The Italian Girl in Algiers
Pre-music lectures are often sad affairs. Information might not be informative – and all too often, the speaker’s presentation skills are hardly dynamic. Such is not the case when Opera San Jose’s general director, Larry Hancock, speaks pre-show to the crowd. A congenial fount of information, Hancock knows his audience and how to wow them. However, I do have one small nit to pick: he suggested that the second act of Rossini’s The Italian Girl in Algiers might be a wee bit less entrancing than the first. He was wrong. No ice cream arias* here. You won’t want to miss a single minute of either act.
This opera buffa does have a strong first act whose dramatic climax will have you trying not to roll on the floor with laughter, which is why it’s referred to as a dramma giocoso – a work whose climax often ends with the first act. That said, the talents of the principals are such that you’ll be eager for intermission to end so you can get back to the show.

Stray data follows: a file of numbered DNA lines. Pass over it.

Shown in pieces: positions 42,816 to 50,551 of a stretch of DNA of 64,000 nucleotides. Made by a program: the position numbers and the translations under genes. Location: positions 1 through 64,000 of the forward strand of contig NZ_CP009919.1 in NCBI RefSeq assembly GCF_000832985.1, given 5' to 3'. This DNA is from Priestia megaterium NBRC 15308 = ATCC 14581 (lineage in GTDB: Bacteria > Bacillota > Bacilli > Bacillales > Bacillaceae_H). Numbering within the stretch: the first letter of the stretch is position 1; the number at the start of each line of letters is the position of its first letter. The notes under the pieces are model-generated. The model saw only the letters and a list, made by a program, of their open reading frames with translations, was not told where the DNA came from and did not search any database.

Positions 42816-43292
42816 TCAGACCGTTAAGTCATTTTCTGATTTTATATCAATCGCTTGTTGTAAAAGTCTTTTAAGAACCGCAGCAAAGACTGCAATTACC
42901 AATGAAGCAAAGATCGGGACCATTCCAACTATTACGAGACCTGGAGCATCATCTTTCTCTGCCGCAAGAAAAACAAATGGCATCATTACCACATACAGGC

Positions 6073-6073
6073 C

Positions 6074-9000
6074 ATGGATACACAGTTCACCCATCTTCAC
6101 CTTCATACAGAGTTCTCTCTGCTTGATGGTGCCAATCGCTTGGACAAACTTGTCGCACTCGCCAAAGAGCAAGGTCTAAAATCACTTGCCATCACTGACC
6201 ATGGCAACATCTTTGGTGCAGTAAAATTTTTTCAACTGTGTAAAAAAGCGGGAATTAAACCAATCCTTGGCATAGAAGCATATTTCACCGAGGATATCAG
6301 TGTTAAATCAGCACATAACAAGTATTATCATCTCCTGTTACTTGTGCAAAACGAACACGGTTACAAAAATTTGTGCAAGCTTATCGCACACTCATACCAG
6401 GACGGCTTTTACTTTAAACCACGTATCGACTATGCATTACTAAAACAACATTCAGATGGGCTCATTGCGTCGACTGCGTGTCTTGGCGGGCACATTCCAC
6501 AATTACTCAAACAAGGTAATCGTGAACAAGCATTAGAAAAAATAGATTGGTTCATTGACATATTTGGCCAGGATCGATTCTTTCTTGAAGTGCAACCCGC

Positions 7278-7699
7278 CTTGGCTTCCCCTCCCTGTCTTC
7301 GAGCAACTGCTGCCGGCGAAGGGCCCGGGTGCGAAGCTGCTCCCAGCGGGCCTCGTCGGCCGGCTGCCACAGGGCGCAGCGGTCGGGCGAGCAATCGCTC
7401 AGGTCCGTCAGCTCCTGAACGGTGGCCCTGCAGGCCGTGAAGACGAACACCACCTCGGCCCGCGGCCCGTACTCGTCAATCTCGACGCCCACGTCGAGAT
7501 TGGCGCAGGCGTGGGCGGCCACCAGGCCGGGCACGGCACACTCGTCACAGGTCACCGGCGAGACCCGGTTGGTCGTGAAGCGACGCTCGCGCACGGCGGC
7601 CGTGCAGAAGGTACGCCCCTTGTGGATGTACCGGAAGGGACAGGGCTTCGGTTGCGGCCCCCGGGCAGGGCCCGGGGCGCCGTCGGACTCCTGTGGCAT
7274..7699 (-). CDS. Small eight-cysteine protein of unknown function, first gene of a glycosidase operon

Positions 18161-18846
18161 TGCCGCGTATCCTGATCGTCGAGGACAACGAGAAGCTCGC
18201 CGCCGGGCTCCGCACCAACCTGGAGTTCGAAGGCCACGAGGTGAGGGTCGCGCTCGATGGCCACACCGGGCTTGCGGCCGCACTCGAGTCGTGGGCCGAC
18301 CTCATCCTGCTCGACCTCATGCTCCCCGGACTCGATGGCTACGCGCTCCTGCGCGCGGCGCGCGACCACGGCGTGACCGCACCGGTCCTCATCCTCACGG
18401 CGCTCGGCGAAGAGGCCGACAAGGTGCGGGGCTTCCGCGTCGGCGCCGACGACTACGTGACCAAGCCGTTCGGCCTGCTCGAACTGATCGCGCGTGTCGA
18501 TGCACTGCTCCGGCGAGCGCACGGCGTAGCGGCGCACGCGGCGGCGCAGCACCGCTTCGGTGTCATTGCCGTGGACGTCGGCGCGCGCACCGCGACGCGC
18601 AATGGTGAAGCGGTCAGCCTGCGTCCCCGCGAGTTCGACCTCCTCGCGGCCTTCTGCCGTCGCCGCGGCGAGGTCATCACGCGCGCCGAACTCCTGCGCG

This opera works so well because of the talented principals. The last time I was lucky enough to catch mezzo-soprano Lisa Chavez was in Opera San Jose’s Madame Butterfly, and before that in Opera Paralléle’s Trouble in Tahiti and A Hand of Bridge. She commanded the stage then – and has only gotten better. Here she plays the delightful Isabella, a difficult role by anyone measure. Chavez is as in control of her performance as Isabella is with every other singer in the show.
The success isn’t all about Chavez; it’s shared with Bass Nathan Stark, who sang the role of Mustafa. I confess to being worried during the first few minutes of his performance, when his voice was drowned out by the orchestra. However, this quickly disappeared. Stark’s acting chops absolutely made this performance – especially the end of the first act of which Hancock spoke so highly.
Also noteworthy was Michael Dailey as Lindoro. Although the strength of his voice was not entirely apparent in this performance, his voice has a delicious depth that makes me want to keep an eye on him.
As it’s approaching Thanksgiving, gratitude is top on my list – especially for Opera San Jose. This 30 year old company – whose finances should be the envy of many artistic enterprises in the valley – continues to pump out one excellent production after another. For that, we can all raise a glass.
* The phrase “ice cream aria” appeared during the Baroque; it indicates a lesser aria during a long performance during which audience members might be inclined to step out for refreshment.